An indulgence I would never forgo is ironed sheets. It’s something I’m really, really spoiled about, and quite insistent on having all the time. My grandmother used to do it, and it was always the nicest feeling when you’d crawl into bed and everything was so crisp. I have three animals who sleep in the bed with me, so my sheets get changed three times a week, every Monday, Wednesday, Friday. It’s a very high turnover.

Custom Olatz sheets
Custom Olatz sheets © Bastian Achard
His Yohji Yamamoto coat
His Yohji Yamamoto coat © Bastian Achard

The last item of clothing I added to my wardrobe was a Yohji Yamamoto coat. It’s really simple: long, black, tailored, in wool and cashmere – quite lovely. I have a lot of Yohji. There are only a few designers that I splurge on, and he’s definitely one of them.

In another life, I would have been an actor. But I’m so shy that doing anything that involves speaking in front of people, or big crowds, makes me super-anxious, so it never seemed like a viable option. Are there parallels with my job? The room has to take on a personality in the same way that you have to approach an acting role, maybe.

Dr Bronner’s liquid soap
Dr Bronner’s liquid soap © Bastian Achard
Scents by Frédéric Malle and Officine Universelle Buly 1803
Scents by Frédéric Malle and Officine Universelle Buly 1803 © Bastian Achard

The beauty or grooming staple I am never without is, first, Dr Bronner’s soap. It’s one of those things that I’ve used for so long now that if I don’t use it, I don’t feel clean. When I got my place in Paris, I had to bring two boxes over, just to make sure I didn’t run out. Second, I usually wear Frédéric Malle fragrance every day. The choice varies: lighter, fresher things during the spring and summer, and darker, cedar, patchouli-based things in the winter. Carnal Flower is my absolute favourite, because it covers both. Dr Bronner’s Pure-Castile Bar Soap, £6.49. Frédéric Malle Carnal Flower, £200 for 50ml

An antique silver box of his grandmother’s
An antique silver box of his grandmother’s © Bastian Achard

An object I would never part with is a silver-plated jewellery box that was my grandmother’s, that she gave to my mother, who then gave it to me. My grandmother lived in Washington, DC, and was on a committee for some women’s league type of thing back in the ’50s, and they gave this box to all the members. The US Capitol is engraved on the top, and on the sides are the White House, the Lincoln Memorial, the Smithsonian and so on. It’s quite whimsical but elegant, a beautiful thing that reminds me of my grandmother, who was all of those things too. 

I have only one grooming guru. It’s Matty Leone, who cuts my hair. He’s an Italian New Yorker who has a studio space in an office building in Union Square: you walk in, it’s just a chair in the middle of the room, and that’s it. I do talk a lot in the barber’s chair. Probably more than he would like. I think he knows everything about me.

My favourite app is probably still Instagram, as lame as that seems. It’s a constant in my life. If I think back on the relationship I’ve had with it, I’ve made amazing friends I probably would never have made otherwise, and been introduced to different vendors and tradesmen and craftspeople that, again, I wouldn’t have found without it. So as all-consuming as it can be at times, I also think it’s a really beautiful connector of like-minded people.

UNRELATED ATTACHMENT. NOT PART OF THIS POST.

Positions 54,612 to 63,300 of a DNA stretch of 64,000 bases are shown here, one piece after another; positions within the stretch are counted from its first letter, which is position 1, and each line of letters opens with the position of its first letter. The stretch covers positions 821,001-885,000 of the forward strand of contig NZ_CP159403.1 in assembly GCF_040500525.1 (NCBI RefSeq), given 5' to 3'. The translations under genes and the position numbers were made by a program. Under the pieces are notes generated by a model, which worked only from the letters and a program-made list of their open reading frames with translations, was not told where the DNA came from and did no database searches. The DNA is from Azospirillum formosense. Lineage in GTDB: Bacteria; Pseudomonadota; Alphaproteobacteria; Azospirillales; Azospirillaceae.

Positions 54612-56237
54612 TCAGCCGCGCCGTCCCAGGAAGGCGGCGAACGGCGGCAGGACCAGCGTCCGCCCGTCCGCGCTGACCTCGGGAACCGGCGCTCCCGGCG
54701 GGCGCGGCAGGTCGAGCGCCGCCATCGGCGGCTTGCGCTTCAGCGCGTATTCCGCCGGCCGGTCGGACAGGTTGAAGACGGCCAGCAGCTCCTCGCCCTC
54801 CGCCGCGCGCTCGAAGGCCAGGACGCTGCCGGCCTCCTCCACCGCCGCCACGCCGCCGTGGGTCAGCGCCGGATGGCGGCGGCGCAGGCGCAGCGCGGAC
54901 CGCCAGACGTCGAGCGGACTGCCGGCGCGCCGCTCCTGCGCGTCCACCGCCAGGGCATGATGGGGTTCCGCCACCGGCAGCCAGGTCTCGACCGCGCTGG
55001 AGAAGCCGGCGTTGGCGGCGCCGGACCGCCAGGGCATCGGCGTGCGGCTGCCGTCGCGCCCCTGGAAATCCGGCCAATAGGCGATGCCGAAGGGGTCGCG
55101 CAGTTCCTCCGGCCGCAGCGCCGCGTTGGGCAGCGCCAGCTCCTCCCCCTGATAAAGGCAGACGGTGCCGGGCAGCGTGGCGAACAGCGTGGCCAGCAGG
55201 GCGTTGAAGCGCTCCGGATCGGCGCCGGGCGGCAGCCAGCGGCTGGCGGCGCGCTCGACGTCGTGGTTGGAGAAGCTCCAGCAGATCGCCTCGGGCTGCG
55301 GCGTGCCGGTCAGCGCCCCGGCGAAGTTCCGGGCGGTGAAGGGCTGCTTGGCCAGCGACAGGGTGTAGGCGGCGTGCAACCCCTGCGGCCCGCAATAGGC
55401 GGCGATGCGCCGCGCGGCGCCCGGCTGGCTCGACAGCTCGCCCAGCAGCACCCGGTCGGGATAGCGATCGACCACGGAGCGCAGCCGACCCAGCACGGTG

Bargo’s living room contains works by Louis Eisner, Zach Susskind and Andy Warhol
Bargo’s living room contains works by Louis Eisner, Zach Susskind and Andy Warhol © Bastian Achard

The one artist I would collect if I could is Matisse. Because his work was so whimsical and light-hearted; the colours and the way he would approach things. It feels like something I’d really wanna live with, if I could.

The place that means a lot to me is Paris. New York is definitely home, but the way of life in Paris makes the most sense to me – it’s about style and beauty and enjoying life. I first went there more than 20 years ago, and it was like nothing I had ever really experienced before, especially coming from a small town in Kentucky. Now I have a place there: I try to go once a month, but it usually turns out to be once every other one.

Fabric samples from Sylvie Johnson
Fabric samples from Sylvie Johnson © Bastian Achard

I have recently discovered this amazing textile designer in Paris, Sylvie Johnson. Working in interiors for so long, you are used to the big-name textile houses and everything becomes a bit redundant and repetitive. I was so inspired when I saw her handmade designs because they were so interesting and complex – stuff I’d never seen before. 

My favourite location is the New York restaurant Kappo Masa. Every material used in the space is perfect, the sense of colour too. Larry Gagosian is one of the partners, so there’s an incredible collection that rotates, but it’s usually a Picasso, a Twombly, a Warhol… It’s quite a special experience to a) be in this architecturally stunning space, but then b) be surrounded by these incredible works of art, while you’re c) dining on some of the best sushi. 

The works of art that changed everything for me were in a Cy Twombly show I saw at Gagosian New York. It made me research him a lot more – I started discovering his homes and interiors as well. Now I love looking at artists’ homes: they’re usually the least decorated but somehow the most beautiful, because the artists have such a unique understanding of colour, texture and space.

The best bit of advice I ever received was a quote I heard by Diana Vreeland: “There’s only one very good life and that’s the life you know you want and you make it yourself.” It’s something I think about frequently. How am I doing at it? Who knows – but so far I feel pretty good.